Since the iPhone and iPod Touch are radically different from old iPods, of course you can’t change one into the other with a software upgrade.  The iPod’s CPU isn’t powerful enough to run the new software, and there is no touch screen. 

    Apple has already updated iPhone twice and promises continuous updates throughout the device.  iPhone owners have already gotten two updates, with more on the way.  It looks to me like old iPhones will be updated to resemble new ones, with the exception of technology that is not on the old units (such as a 3G radio).

    Looks to me like Apple is doing just fine in this respect, and that pretty much invalidates your article.


    David H Dennis had this to say on Oct 12, 2007 Posts: 7
  • I agree with domarch but a little further research by the author would also show that Apple, until the iTouch and iPhone did not own or write the OS that ran the iPod. It was licensed from a third party OEM which may have restricted the sort of updates that could occur.

    georges had this to say on Oct 12, 2007 Posts: 2
  • Tanner, your articles are generally well researched and thought out.  But here you’re engaging in a surprising amount of FUD.  Well even Michael Jordan had his off days.

    tundraboy had this to say on Oct 12, 2007 Posts: 132
  • There seems to be much confusion, hyperbole and speculation about the recent update to the iPhone. Consequently, I’ve noticed a series of fallacies going around about the iPod and the iPhone that appear in this article. There are questions that Apple has not cleared up, so people have put the worse spin possible on them. Future events may surprise people, including the author.

    The greatest fallacy I’ve noticed is a Post Hoc fallacy regarding the recent update to 1.1.1. The idea here is that because some iPhones were rendered inoperable (bricked) after the update that this can only mean that the update itself was responsible. Worse yet, paranoia crept in by people saying that Apple must have known the effects of the update, so the bricking was premeditated. I heard people comparing Steve Jobs to Adolf Hitler, or worst yet—George Bush.

    Some of the hype has diminished in the last several weeks so we know what really happened. Every update has a few people innocently effected; Apple has fixed those under warranty.

    Ir appears that people who just added Third Party applications sometimes had them over written, but their phones still worked. It is still unclear whether Apple did so punitively or innocently. If Apple did not know the applications were there because they didn’t check and assumed that the space was available then the applications would naturally be overwritten.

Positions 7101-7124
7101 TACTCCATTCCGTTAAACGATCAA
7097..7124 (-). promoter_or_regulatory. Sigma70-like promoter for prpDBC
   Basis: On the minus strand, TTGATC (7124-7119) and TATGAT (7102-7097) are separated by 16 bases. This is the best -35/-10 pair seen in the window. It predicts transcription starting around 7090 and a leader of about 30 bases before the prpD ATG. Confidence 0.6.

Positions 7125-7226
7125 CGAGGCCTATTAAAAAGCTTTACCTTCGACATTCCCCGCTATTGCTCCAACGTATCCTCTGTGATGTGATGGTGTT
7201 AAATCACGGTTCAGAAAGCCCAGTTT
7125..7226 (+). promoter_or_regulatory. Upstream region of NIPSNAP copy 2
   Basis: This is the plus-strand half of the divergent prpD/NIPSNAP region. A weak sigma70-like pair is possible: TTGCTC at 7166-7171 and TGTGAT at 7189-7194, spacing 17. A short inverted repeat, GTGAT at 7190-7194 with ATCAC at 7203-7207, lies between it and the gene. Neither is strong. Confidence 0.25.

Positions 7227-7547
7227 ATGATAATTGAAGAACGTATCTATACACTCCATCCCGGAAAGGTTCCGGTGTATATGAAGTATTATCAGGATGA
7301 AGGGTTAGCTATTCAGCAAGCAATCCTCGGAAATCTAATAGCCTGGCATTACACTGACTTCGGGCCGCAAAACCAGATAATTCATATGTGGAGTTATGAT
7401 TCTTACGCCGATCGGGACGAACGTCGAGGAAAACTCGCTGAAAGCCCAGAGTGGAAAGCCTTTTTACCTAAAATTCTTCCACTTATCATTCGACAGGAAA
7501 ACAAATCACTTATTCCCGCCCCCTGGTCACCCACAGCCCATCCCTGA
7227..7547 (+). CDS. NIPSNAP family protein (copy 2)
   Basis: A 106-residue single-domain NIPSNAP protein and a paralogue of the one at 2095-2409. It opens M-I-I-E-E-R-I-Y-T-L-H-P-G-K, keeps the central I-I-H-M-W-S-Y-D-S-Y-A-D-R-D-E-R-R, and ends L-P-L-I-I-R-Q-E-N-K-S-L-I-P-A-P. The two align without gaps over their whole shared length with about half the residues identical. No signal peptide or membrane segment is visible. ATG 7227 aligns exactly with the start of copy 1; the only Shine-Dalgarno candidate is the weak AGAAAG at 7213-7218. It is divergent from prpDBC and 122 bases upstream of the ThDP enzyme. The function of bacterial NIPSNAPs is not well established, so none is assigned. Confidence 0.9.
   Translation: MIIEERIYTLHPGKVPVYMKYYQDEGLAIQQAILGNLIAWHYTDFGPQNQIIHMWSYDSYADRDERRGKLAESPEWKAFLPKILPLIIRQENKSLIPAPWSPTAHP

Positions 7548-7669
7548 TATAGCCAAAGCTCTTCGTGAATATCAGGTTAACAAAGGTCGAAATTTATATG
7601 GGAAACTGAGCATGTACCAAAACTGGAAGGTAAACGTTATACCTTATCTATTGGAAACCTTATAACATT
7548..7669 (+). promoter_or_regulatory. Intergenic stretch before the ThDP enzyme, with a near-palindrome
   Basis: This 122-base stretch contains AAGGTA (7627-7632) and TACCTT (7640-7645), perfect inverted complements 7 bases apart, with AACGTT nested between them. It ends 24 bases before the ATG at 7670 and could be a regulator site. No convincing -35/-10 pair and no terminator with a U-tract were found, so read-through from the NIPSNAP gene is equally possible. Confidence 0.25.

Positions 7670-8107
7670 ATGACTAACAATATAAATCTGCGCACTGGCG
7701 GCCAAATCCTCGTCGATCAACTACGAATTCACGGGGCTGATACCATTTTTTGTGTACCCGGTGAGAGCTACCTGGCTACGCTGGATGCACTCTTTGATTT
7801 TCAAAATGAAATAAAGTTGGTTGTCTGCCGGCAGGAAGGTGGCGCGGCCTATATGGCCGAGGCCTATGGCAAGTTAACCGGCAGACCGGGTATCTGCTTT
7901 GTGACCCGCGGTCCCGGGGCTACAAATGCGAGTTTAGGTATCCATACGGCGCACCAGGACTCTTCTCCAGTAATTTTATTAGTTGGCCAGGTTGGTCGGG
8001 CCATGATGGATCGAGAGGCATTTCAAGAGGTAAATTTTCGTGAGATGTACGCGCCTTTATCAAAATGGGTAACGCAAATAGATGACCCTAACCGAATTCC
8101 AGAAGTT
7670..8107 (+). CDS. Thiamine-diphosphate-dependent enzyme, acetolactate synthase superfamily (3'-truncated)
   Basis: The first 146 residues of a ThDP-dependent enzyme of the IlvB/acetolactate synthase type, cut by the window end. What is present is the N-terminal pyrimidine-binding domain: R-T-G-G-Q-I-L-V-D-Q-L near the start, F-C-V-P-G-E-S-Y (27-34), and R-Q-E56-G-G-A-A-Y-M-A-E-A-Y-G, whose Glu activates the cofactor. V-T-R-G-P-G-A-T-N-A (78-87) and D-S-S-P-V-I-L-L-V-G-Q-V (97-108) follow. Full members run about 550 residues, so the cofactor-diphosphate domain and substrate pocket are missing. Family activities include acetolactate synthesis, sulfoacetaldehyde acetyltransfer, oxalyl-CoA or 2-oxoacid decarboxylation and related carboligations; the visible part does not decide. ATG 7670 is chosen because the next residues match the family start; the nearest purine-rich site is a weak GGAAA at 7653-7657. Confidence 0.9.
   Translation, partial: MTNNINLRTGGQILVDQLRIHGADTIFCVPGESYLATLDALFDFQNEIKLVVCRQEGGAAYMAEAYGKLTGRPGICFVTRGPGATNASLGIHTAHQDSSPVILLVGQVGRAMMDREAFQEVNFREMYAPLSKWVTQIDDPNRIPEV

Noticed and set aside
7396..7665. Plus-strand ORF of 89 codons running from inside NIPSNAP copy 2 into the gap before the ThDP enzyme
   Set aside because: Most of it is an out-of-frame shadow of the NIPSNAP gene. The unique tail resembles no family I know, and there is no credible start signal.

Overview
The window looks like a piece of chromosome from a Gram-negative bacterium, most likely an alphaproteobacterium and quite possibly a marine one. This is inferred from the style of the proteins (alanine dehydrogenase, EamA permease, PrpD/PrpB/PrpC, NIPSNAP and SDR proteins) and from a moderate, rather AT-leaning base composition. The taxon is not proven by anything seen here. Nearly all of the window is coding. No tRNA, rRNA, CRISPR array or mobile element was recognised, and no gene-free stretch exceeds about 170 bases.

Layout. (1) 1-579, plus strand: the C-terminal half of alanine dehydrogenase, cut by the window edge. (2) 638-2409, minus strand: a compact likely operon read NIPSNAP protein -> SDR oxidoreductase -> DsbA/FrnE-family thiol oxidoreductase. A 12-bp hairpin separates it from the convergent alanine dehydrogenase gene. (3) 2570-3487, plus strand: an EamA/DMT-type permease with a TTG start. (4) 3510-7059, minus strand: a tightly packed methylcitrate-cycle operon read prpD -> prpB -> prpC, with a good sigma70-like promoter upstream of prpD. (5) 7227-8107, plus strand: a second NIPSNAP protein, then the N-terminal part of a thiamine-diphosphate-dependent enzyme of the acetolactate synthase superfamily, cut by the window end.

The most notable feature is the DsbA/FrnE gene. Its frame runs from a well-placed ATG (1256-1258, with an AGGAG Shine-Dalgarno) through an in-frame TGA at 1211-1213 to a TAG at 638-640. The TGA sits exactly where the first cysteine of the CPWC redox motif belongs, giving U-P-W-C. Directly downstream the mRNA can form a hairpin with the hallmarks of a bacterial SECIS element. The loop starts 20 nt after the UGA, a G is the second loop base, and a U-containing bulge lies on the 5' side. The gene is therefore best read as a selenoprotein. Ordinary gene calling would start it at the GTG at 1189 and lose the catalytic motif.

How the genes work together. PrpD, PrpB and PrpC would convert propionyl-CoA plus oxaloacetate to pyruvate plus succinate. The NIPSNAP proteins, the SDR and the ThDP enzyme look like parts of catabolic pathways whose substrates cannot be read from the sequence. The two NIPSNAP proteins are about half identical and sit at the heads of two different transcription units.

Apple may legitimately be concerned about Third Party applications, because in order to install them the hackers had to exploit a bug in the operating system software. Apple fixed that bug in update 1.1.1, so that applications can no longer be installed that way.

    It appears that only those people who unlocked their iPhones from AT&T were bricked. There were several ways of doing that, but it appears now that only those who used the AnySIM application got bricked. Some of the people who are working to hack the 1.1.1 update say that the AnySIM application contained bad code that led to the bricking. Thus, Apple was not the direct cause of the malfunction, while AnySIM was. So, any paranoia about Apple was misplaced.

    The hackers on the 1.1.1 update have since released a method to return a bricked iPhones to the 1.0.2 firmware, so the bricked iPhones will now work. From there, you can update to 1.1.1 and then reload your apps and unlock your iPhone from AT&T. But, the hackers accept no responsibility for you choosing to do this and warn you not to update to 1.1.2 until it has been checked out.

    The author makes several assumptions from this episode that are probably fallacious. The first is that Apple intends to permanently keep Third Party applications off the iPhone. We really don’t know if this is a temporary or permanent condition. I’ve maintained that it is probably temporary. My understanding is that the iPhone OS is unfinished. It’s good enough for a phone, but it is lacking the necessary security to be safe to run as a handheld computer. All applications run at “root” level which is a massive security breach that could let in virus’ and malware.

    Apple has just released a web page of web applications for the iPhone. When Apple has released its newest operating system upgrade (Mac OSX 10.5) this month, then they can reassign programmers to fix the iPhone’s security. Then a system can be developed to safely run Third Party applications. It makes sense for Apple to allow this under controlled conditions. Apple should want to manage this so that good, safe, useful apps can be sold through the iTunes Music Store. It isn’t the small amount of money that Apple will make on this, Apple makes next to no money on the iTMS. It’s that the more useful the iPhone is to people, the more of them that will be sold.

    The author assumes that the new Zune player will have an advantage in that Third party application can be run on it. But, we do not know Apple’s intentions regarding Third Party apps in the future and it is unwise to assume that Apple won’t open up the iPhone when it is safe to do so.

    UrbanBard had this to say on Oct 12, 2007 Posts: 111